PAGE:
Boxing clever

The Senate is gearing up to consider the Lieberman-Warner climate bill, which would introduce a carbon-trading system and slash America’s greenhouse emissions. But don’t get too excited: Barbara Boxer, the Democratic chair of the Senate’s environment committee, says she’ll probably shoot down the bill rather than allowing it to come to a vote.

Why would Boxer, a staunch green advocate, do such a thing? Her threat is an acknowledgment that Democrats can’t force the bill through Congress in its current form: In a floor vote they’d struggle to keep their own troops in line, let alone muster the 60 votes needed to overcome a filibuster. In order to pass the bill, Democrats would have to throw a bone to the Senate’s swing voters – people like Arkansas Democrat Blanche Lincoln and Alaska Republican Lisa Murkowski – many of whom are convinced that a carbon cap has the potential to wreck the US economy.

Luring this rag-bag assembly of carbon cap skeptics into the fold would probably require a “safety valve” amendment, guaranteeing that carbon prices would not rise above a certain level. That would reduce the bill’s economic impact on big polluters – but it would also sharply reduce the legislation’s climate impact. Many companies would simply keep polluting, secure in the knowledge that government price controls would limit their financial exposure.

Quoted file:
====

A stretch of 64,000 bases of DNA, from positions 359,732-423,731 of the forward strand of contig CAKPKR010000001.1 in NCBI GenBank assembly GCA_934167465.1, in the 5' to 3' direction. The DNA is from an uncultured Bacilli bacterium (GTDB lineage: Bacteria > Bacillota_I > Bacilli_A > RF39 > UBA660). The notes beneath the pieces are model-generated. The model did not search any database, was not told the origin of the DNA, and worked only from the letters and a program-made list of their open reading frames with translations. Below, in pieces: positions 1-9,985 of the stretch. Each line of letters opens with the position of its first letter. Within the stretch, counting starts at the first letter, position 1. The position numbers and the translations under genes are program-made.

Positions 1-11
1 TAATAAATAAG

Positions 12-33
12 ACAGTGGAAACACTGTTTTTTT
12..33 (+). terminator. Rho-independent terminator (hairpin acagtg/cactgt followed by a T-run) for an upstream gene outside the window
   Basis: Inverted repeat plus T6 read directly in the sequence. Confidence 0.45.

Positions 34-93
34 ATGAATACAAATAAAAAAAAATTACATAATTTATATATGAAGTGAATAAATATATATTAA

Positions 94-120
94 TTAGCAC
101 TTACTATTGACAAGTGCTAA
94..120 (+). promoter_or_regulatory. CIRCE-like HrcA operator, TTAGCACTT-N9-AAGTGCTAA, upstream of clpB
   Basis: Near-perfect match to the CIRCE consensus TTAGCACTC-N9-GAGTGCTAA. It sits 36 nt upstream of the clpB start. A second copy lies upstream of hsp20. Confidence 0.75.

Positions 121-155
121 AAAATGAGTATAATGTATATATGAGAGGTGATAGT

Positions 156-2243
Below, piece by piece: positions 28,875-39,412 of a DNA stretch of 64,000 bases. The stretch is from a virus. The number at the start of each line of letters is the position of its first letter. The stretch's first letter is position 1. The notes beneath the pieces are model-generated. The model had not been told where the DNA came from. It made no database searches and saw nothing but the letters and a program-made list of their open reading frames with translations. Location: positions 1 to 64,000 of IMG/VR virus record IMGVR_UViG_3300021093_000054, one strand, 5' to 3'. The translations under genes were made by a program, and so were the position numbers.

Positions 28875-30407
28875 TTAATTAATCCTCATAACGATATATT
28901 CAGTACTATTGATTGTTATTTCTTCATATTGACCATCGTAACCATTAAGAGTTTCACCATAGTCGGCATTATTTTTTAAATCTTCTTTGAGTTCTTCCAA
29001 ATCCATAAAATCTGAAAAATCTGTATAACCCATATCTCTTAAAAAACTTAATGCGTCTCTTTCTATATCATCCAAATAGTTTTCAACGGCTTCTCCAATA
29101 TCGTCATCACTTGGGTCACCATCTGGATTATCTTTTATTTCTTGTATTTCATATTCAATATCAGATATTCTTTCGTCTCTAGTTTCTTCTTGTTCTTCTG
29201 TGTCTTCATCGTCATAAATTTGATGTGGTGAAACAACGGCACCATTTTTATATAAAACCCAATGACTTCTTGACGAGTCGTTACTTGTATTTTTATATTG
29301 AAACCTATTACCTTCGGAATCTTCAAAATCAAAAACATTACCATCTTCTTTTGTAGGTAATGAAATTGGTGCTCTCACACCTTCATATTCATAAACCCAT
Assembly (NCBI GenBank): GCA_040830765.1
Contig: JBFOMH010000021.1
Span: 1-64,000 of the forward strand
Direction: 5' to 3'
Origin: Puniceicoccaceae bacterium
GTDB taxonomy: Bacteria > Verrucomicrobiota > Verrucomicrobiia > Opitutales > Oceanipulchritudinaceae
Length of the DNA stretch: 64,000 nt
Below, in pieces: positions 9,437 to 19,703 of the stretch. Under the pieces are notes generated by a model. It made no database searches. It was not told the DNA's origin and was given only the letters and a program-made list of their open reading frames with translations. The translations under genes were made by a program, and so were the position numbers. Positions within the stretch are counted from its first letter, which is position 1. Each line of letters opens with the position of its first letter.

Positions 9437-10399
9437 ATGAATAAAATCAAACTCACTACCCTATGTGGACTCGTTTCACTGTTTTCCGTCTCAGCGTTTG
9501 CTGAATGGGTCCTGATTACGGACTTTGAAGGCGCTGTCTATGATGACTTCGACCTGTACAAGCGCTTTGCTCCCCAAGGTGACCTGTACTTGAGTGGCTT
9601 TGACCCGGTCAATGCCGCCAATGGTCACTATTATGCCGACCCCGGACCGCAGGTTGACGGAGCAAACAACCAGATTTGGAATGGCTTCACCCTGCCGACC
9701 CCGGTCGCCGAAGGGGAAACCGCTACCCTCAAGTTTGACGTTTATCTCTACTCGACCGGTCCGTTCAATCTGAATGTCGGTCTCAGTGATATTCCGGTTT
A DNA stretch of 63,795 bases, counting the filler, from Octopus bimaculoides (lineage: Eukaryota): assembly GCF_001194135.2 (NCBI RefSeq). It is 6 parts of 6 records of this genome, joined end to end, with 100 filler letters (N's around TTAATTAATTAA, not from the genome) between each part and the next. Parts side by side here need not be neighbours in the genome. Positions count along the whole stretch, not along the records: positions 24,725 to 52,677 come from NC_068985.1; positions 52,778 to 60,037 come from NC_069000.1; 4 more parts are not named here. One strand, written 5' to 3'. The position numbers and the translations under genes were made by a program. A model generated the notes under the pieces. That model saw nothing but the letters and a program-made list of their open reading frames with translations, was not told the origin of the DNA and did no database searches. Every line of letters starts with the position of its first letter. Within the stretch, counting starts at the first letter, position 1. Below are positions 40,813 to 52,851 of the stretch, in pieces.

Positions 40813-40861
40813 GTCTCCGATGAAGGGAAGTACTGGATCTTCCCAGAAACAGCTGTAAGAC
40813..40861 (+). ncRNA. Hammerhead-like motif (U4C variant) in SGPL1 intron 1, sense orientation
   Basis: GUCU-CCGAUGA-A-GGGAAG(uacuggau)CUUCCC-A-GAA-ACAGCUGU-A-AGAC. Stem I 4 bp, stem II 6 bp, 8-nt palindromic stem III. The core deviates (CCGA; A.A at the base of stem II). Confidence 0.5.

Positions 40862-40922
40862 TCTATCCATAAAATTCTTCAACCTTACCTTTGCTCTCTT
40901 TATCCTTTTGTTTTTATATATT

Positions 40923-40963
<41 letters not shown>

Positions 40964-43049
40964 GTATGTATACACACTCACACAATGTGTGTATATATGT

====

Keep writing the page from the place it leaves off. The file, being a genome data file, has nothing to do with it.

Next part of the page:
Rightly, that’s a point on which Boxer is unwilling to bend. She’s got science on her side, too: last week the Environmental Protection Agency (EPA) – usually a skeptic in such matters – forecast that the current version of the climate bill would reduce US economic growth by just a single percentage point over the next two decades. And that’s a worst-case scenario: The EPA’s estimate included neither the economic cost of unchecked climate change, nor the potential gains from new green collar jobs.

Instead of buckling under pressure from scaremongers who say a carbon cap would cost millions of jobs, Boxer is betting that come November, voters will give Democrats an even heftier majority on the Hill. Congressional greens would then be able to take another stab at the Lieberman-Warner proposals – and with more muscle on the Senate floor, they’d have a better chance of pushing the legislation through without having it torn to shreds.

There’s a risk, of course, that Boxer’s gamble will backfire: If the Democrats don’t make gains this November it could prove harder than ever to pass meaningful climate reforms. Still, her delaying tactics are probably the right move. Given the high stakes, compromises and half-measures simply aren’t good enough.

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